pp. 12-13 pp. 14-15 p. 16

Jules Verne's Twenty Thousand Leagues Under the Sea was first published in 1870 in France. The first film version was made by Wallace McCutcheon in 1904 and featured serial queen Pearl White. The early master of fantastic cinema, George Melies unveiled his version in 1907. In 1916, Hollywood offered an alternative version Verne's story written and directed by Stuart Paton. This successful filming of the story was also burlesqued by Hollywood with a cartoon made by Paul Terry, called Twenty Thousand Feats Under the Sea (1917). Another animated short, Twenty Thousand Legs Under the Sea (1918), featured the Katzenjammer Kids. In 1952, Czech animator/director Karel Zeman included elements of the story in his French production, Les Voyages Extraordinaires de Jules Verne. Many later feature films (as well as a 1951 serial version of Mysterious Island) would also feature the Captain Nemo character: Mysterious Island (1960, which featured the stop motion animation work of Ray Harryhausen). The Stolen Airship (1969, directed by Karel Zeman), Captain Nemo and the Underwater City (1969) and The Amazing Captain Nemo (1975).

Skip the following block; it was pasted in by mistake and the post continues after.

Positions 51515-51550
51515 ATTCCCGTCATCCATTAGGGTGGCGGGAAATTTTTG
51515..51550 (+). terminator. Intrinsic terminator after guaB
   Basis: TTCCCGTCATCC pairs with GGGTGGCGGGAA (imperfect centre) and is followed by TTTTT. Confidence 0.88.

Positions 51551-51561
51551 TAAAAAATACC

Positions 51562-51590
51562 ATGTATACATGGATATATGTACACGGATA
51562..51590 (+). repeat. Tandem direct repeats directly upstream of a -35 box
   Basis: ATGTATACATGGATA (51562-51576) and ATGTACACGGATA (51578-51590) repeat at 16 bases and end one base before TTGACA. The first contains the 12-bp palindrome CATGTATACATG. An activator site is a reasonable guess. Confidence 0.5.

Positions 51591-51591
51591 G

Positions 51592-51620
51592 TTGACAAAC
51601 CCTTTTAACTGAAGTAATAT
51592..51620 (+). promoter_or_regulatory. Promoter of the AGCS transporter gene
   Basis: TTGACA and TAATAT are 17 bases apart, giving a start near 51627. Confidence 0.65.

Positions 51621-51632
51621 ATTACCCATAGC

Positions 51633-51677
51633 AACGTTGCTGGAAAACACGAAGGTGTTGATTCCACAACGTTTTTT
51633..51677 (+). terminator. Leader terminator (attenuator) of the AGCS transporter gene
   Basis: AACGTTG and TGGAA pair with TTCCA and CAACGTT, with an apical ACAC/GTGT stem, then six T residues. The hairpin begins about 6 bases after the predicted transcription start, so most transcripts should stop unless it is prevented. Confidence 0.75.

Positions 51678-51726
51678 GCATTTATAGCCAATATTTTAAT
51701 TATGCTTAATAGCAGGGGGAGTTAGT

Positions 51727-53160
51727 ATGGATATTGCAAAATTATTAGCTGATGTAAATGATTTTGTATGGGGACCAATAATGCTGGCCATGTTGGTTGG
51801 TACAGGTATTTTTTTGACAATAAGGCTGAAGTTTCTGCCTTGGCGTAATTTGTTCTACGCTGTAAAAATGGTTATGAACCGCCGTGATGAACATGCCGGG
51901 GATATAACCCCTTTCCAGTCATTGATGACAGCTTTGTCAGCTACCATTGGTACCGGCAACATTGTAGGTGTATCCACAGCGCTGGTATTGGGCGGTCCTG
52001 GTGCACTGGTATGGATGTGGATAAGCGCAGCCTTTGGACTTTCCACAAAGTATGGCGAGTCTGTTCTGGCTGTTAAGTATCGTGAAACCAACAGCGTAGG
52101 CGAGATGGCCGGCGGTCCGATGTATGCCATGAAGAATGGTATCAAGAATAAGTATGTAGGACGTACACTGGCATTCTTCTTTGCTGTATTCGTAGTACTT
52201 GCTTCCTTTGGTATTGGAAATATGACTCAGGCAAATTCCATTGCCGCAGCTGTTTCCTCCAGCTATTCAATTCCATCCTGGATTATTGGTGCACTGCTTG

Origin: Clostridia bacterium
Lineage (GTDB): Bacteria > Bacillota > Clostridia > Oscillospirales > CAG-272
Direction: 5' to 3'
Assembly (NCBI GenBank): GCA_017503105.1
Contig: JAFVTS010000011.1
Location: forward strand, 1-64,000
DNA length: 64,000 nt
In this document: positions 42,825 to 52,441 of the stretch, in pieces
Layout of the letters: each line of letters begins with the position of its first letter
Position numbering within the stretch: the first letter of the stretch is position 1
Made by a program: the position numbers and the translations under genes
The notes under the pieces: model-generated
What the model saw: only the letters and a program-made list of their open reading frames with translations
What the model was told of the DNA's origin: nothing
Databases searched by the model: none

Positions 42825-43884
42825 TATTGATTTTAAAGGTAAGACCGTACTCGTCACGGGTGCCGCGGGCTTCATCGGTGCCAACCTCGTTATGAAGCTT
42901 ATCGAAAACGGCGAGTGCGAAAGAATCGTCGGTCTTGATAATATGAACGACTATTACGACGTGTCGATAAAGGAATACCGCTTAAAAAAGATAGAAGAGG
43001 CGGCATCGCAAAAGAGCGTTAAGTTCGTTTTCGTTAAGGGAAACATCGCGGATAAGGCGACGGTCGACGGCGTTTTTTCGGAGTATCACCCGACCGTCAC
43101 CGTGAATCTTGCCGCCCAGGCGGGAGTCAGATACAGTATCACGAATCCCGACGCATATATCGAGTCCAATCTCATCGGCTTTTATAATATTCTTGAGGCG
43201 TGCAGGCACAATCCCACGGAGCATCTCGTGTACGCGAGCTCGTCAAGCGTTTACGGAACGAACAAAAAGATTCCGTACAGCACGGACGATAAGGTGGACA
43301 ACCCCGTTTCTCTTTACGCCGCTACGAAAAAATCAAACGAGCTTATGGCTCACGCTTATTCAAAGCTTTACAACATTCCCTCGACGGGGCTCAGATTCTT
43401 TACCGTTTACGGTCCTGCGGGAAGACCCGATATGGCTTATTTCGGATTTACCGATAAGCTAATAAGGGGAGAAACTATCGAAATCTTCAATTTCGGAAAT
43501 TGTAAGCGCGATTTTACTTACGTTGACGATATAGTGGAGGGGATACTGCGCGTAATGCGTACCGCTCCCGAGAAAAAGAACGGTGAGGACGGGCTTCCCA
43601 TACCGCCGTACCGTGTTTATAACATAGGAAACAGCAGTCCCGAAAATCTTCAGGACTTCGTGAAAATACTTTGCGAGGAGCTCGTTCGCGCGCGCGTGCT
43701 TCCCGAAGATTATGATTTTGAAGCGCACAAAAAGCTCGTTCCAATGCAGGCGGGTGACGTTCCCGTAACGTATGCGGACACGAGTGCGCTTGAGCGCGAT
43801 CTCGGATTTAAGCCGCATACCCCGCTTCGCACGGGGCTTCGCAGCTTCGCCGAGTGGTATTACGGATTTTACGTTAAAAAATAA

When the Walt Disney studio decided to film Verne's novel in 1954, it was an attempt to break away from the animated features and true life animal documentaries that the studio was best known for. It should also be remembered that the 1950s science fiction boom was in full swing at the time and the studio saw in the Verne novel a ready-made premise on which to base a big budget science fantasy feature.

The film was in pre-production a full year before the cameras rolled, with Disney himself personally involved in all aspects of the filming. Wisely deciding to shoot much of the film on location and underwater Disney was able to utilise much of the knowledge he had gained during the filming of his documentaries.

Disney chose a young director, Richard Fleischer, whose previous credits included The Narrow Margin and Happy Time and who had won an Academy Award in 1948 for a documentary he had co-produced, Design for Death. Fleischer would later direct another science fiction film in 1967, Fantastic Voyage, which also dealt with a submarine journey though in that film the locale would be the interior of the human body.

Following a long period of location scouting, the film went before the cameras in January 1954 in the Bahamas, near the resort town of Nassau. The location had been chosen for its particularly clear, warm water and the exotic ocean life that abounded in the area. However, before filming could begin on the nine million dollar production, many obstacles had to be overcome. As much of the film was to be shot underwater, it was necessary to encase the standard Mitchell cameras in water-tight containers.

[…]